Amanda Hasumann ’21
In two recent emails sent by President Joanne Berger-Sweeney to the Trinity community, it was announced that Dean of Faculty and Vice President for Academic Affairs Tim Cresswell and Dean of Academic Affairs and Professor of Mathematics Melanie Stein will not be returning to Trinity in the 2019-2020 academic year. On Mar. 14, Berger-Sweeney announced that Cresswell “has been appointed to the Ogilvie Chair in Human Geography at the University of Edinburgh” and will assume this position on July 1. Less than two weeks later on Mar. 25, Berger-Sweeney announced in an email that Stein “has been named Dean of the School of Humanities and Sciences at Ithaca College,” a position she will start on July 1.
Dean Cresswell was appointed to his position in April 2016 after working as an Associate Dean for Faculty Affairs in the Social Sciences and Humanities at Northeastern University, as well as a professor of history and international affairs at the Northeastern Humanities Center, according to a Trinity press release from April 2016. In her email from March, 2019, Berger-Sweeney says “I am deeply grateful for the steadfastness, energy, and intelligence that Tim brought to his work and for his many contributions to the strengthening of our academic community.” Berger-Sweeney specifically cites Cresswell’s contributions to developing the College’s new mission statement, perpetuating faculty discussion on changing the curriculum, addressing “issues of shared governance and needs of our faculty,” and supporting initiatives such as the Liberal Arts Action Lab and the Center for Hartford Engagement and Research (CHER). While no new dean and vice president were named by Berger-Sweeney in her email, she says she will name an interim dean and vice president soon and select a new chief academic officer within the coming months.
Dean Stein joined Trinity in 1995 as a faculty member, but also served as the chair of the Mathematics Department, as interim Dean of the Faculty from 2015 to 2016, and in her current position as Dean of Academic Affairs, as stated in President Berger-Sweeney’s email from Mar. 25. In reaction to her departure, Berger-Sweeney said “Melanie has been a valued member of the Trinity community for 24 years, the last several as an academic dean. It is impossible to quantify her impact on Trinity, but it is unquestionably profound and positive. She has made our community stronger and leaves a legacy of leadership through collaboration, respect, fairness, and integrity.” Stein also spoke to the Tripod and added that she “came to Trinity in 1995 as an eager assistant professor, looking for a place which fostered close relationships between faculty and students, where I could develop as both a scholar and teacher.” Stein stated that she “found exactly that” at Trinity. Further, Stein added that she has “been able to teach so many wonderful students, and the College has supported me and helped me to thrive and to help my students thrive.” Stein, who was born in Ithaca, added that “it feels like going home, but Trinity will always be my second home.”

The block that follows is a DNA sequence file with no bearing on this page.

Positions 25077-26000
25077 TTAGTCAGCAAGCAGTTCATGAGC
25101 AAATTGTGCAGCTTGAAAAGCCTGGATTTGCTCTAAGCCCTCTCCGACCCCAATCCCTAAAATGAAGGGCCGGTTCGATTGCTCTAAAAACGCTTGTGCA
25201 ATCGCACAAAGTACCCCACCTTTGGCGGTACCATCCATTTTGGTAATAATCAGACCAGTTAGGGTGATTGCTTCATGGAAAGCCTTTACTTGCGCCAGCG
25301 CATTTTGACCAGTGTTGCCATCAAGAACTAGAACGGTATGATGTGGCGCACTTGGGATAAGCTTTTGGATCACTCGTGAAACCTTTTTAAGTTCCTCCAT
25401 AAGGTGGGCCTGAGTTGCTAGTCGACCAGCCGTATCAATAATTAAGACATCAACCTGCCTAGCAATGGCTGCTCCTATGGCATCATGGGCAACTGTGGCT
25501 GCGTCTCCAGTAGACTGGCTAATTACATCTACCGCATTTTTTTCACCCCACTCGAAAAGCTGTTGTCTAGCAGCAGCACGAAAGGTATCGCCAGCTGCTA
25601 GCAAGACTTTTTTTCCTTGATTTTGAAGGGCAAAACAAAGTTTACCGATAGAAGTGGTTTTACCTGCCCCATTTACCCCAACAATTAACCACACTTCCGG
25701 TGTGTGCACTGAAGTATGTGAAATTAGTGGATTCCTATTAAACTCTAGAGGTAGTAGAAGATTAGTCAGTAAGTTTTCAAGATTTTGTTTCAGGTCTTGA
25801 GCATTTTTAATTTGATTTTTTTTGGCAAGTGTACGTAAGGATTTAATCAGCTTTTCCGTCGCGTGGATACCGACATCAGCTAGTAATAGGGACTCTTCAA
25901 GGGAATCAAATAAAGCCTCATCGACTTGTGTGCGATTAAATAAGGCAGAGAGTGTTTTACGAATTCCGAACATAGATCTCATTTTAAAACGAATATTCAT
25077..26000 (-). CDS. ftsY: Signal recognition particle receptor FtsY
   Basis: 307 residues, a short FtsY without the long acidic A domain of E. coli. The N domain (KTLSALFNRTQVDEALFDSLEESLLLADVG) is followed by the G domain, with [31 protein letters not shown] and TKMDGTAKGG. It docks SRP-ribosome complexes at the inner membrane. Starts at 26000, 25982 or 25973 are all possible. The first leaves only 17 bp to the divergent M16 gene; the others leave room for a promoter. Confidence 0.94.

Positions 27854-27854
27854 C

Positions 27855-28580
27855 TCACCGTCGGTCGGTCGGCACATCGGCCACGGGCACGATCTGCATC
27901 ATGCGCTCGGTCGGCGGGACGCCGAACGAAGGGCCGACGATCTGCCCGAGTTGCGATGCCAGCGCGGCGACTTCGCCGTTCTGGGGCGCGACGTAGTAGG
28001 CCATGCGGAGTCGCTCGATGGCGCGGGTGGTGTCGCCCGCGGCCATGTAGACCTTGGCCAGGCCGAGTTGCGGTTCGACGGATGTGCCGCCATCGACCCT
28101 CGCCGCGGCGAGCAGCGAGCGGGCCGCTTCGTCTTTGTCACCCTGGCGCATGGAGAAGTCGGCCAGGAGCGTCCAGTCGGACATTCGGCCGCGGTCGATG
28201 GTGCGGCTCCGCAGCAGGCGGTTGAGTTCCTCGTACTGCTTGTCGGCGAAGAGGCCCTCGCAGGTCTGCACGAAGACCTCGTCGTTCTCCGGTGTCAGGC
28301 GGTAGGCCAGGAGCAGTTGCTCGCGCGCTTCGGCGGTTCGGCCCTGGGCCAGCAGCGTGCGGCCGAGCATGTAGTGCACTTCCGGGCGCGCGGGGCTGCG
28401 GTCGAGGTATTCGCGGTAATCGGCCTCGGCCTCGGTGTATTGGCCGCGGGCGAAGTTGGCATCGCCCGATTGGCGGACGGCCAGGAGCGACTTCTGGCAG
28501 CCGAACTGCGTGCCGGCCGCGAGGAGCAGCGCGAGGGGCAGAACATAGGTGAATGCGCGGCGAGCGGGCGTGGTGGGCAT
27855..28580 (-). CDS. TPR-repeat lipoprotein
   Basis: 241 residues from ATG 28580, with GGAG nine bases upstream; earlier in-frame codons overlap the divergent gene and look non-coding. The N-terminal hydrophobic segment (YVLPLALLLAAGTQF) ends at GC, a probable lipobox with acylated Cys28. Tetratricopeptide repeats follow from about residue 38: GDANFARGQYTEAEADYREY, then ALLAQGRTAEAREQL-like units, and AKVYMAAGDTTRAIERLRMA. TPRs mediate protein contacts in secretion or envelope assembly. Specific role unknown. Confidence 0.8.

Berger-Sweeney did not address a possible interim dean or new dean of academic affairs in her email to replace Dean Stein once she leaves Trinity for Ithaca in July. Stein concluded her remarks on her time by saying that she “will always be grateful to Trinity” and that “there are so many folks here I will miss.”